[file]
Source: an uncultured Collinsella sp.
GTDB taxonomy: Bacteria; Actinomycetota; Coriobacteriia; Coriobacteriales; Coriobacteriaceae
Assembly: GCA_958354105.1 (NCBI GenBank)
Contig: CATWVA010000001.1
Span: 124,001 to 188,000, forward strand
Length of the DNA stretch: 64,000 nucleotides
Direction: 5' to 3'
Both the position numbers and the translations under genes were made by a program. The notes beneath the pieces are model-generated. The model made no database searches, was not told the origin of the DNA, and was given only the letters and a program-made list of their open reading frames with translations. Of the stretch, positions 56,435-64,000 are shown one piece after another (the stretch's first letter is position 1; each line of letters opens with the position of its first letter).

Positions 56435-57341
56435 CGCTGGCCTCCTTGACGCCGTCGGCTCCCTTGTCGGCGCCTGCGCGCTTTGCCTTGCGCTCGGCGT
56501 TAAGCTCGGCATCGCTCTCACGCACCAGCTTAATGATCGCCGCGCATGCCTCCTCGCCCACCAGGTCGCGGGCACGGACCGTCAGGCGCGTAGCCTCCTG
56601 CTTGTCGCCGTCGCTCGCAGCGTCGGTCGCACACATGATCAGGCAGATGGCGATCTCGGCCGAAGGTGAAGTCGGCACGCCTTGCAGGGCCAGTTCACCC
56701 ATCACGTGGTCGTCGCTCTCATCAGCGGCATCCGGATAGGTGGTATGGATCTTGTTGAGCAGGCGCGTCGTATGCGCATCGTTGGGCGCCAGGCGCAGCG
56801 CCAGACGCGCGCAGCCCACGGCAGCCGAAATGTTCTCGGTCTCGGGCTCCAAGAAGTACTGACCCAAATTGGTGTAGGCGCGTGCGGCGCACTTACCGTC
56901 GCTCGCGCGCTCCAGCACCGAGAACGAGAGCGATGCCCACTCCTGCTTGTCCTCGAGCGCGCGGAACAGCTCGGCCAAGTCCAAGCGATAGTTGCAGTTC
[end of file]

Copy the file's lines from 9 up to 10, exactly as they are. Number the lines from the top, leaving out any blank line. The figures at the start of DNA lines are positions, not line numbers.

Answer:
Positions 56435-57341
56435 CGCTGGCCTCCTTGACGCCGTCGGCTCCCTTGTCGGCGCCTGCGCGCTTTGCCTTGCGCTCGGCGT